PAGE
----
Any use of estrogens, either orally, transdermally, or vaginally, may be helpful in improving VVA. However, patients may be wary of estrogen treatment. Forty-one percent of women have long-term safety concerns; 30% are apprehensive about breast cancer. Nine percent of menopausal women receiving a vaginal estrogen prescription never fill it, and those who do fill prescriptions for estrogen creams typically discontinue therapy after just 3 months. Reluctance of patients to continue vaginal estrogens or physician disinclination to recommend therapy suggests either that vaginal estrogen might have minimal effectiveness in the management of pelvic floor disorders or that its utility might be underappreciated [14, 15].


While vaginal estrogen therapy provides symptomatic relief for urogenital atrophy, there is no evidence that it is beneficial in preventing or limiting the progression of Pelvic Organ Prolapse (POP) .


5.4 Medications for Male Voiding LUTS


5.4.1 α-Adrenergic Receptor Blockers


Alpha-adrenergic receptors (ARs) are G-protein-coupled transmembrane receptors that mediate cathecholaminergic actions in the sympathetic nervous system and they bind the neurotransmitter norepinephrine [16]. To date, three different AR subfamilies (α1a, α1b, and α1d) have been identified with a different distribution in selected human tissues. In human prostatic stroma, α1aARs are predominant, with α1dARs less expressed. α1dARs are predominant in human bladder and in sacral ventral motor neurons and parasympathetic pathways. α1bARs are mostly expressed in human central nervous system, spleen, lungs, and human vascular smooth muscle—though in younger patients, α1aARs may predominate [17]. In 1975, Caine et al. [18] demonstrated that strips of human prostate contracted in response to norepinephrine are inhibited by pretreatment with phenoxybenzamine, a nonselective α-receptor blocker (AB). Since then, ARs have been investigated as the mediators of prostate smooth muscle contractions and as a target for LUTS treatment.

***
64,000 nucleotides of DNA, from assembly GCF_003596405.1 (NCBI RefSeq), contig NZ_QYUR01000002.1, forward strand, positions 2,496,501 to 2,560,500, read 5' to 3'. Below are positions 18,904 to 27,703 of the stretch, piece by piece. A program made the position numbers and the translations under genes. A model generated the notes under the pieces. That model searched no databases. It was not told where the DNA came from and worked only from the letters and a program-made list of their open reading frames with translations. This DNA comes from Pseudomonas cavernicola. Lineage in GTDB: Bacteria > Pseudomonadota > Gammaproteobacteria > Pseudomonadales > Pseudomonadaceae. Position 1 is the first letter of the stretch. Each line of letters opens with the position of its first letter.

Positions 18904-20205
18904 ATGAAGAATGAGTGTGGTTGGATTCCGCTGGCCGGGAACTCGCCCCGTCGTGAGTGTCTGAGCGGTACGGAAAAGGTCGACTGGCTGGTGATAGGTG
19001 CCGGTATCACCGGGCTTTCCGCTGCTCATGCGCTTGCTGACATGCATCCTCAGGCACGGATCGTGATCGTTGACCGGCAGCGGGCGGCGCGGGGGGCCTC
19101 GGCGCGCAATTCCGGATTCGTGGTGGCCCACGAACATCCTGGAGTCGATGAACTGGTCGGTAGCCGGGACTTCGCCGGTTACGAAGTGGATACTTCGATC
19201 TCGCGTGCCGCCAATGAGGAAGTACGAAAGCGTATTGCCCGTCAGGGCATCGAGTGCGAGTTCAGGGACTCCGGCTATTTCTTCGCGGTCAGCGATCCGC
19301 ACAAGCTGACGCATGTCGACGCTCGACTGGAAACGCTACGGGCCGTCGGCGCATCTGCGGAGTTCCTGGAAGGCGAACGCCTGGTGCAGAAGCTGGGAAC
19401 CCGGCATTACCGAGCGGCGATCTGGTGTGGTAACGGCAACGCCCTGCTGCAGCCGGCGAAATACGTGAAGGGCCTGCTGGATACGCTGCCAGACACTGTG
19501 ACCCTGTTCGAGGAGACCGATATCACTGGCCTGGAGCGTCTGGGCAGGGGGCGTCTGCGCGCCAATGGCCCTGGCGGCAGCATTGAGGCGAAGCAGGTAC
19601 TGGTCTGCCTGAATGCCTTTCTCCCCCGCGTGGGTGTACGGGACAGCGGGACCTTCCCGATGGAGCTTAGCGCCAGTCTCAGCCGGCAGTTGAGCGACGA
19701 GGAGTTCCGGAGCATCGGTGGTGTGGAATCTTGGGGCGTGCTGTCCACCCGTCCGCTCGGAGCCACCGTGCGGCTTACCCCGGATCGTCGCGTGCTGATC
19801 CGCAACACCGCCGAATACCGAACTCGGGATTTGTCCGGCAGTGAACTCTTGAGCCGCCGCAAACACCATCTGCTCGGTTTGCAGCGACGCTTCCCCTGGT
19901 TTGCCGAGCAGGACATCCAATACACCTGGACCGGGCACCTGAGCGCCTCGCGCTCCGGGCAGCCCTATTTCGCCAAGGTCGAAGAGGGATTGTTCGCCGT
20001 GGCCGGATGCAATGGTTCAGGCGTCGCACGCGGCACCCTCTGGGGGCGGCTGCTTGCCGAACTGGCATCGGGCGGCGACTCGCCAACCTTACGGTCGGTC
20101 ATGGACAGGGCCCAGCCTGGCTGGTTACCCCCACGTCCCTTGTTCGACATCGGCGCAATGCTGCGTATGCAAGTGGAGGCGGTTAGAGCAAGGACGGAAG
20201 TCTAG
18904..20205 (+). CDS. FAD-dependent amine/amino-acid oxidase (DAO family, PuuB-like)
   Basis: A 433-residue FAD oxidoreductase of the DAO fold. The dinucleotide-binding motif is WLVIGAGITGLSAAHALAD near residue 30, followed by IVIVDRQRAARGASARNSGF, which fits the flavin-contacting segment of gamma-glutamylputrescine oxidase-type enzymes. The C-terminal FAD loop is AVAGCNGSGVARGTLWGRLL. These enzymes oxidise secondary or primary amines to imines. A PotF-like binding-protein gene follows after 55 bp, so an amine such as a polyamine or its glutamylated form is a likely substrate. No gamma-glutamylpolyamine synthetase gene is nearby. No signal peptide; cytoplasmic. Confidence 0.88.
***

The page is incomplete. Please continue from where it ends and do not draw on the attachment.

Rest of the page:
α1-Blockers are the main medication used worldwide for the management of LUTS in patients with BPE [19]. α1-Blockers inhibit the effect of endogenously released noradrenaline on prostate smooth muscle cells, thereby reducing prostate tone and bladder outlet obstruction [17, 20]. Five different long-acting ABs are in mainstream use and are approved by the Food and Drug Administration (FDA) for the treatment of BPE/LUTS: alfuzosin, doxazosin, silodosin, tamsulosin, and terazosin [21]. Alfuzosin, doxazosin, and terazosin are usually considered nonselective drugs, inhibiting all the different α1-receptor subtypes; conversely, tamsulosin and silodosin have higher selectivity for α1A receptors [22]. Particularly, terazosin and doxazosin were the first ABs investigated for the treatment of LUTS/BPE. Both of them included an initial dose titration study design in order to avoid the first dose effect [21]. Tamsulosin was introduced into the market as the first subtype-selective AB, considering that binding studies showed that it was less than tenfold more selective for the α1a vs. α1b subtype [23]; subsequently, the lack of need for dose titration mostly increased the prescription of tamsulosin over terazosin and prazosin in clinical practice. Alfuzosin 10 mg once day was the fourth AB approved by the FDA. It is nonselective for any α1 subtypes, but its slow release formulation increases its tolerance [21]. Recently, silodosin, a novel AB with specific α1a subtype selectivity, was approved. Compared to tamsulosin, silodosin is 162 times more selective for α1a than for α1b and is 55 times more selective for α1a than for α1d [21, 24]. All the α-blockers available on the market for several years (alfuzosin, doxazosin, tamsulosin, and terazosin) have been extensively studied, and although head-to-head comparative studies are rare, they are currently regarded as equally effective drugs in improving symptoms (often stated as an IPSS improvement of about 35–40%, mostly in the voiding subscore), patient quality of life due to LUTS, and maximum flow rate (Q max improvements of 20–25%), as demonstrated by systematic reviews performed by the Cochrane Collaboration and AUA guidelines panel [2528]. Long-term (up to 5 years) efficacy has been reported [29]. The more recent randomized controlled trials and meta-analysis evaluating the novel AB silodosin confirmed that silodosin reduces the IPSS score about 3 points more than placebo and improves Q max about 1 mL/s more than placebo. Silodosin and tamsulosin 0.4 mg were at least as effective in all the efficacy analyses [22, 30, 31]. A recent meta-analysis [20] also showed that ABs improve bladder outlet obstruction (BOO) in patients with LUTS/BPE, mainly by reducing P detQ max—especially in patients presenting with urodynamic obstruction at baseline. The overall pooled data showed a mean BOO Index change of −14.2 (p < 0.0001), and a mean P detQ max change of −11. 4 cm H2O (p < 0.0001).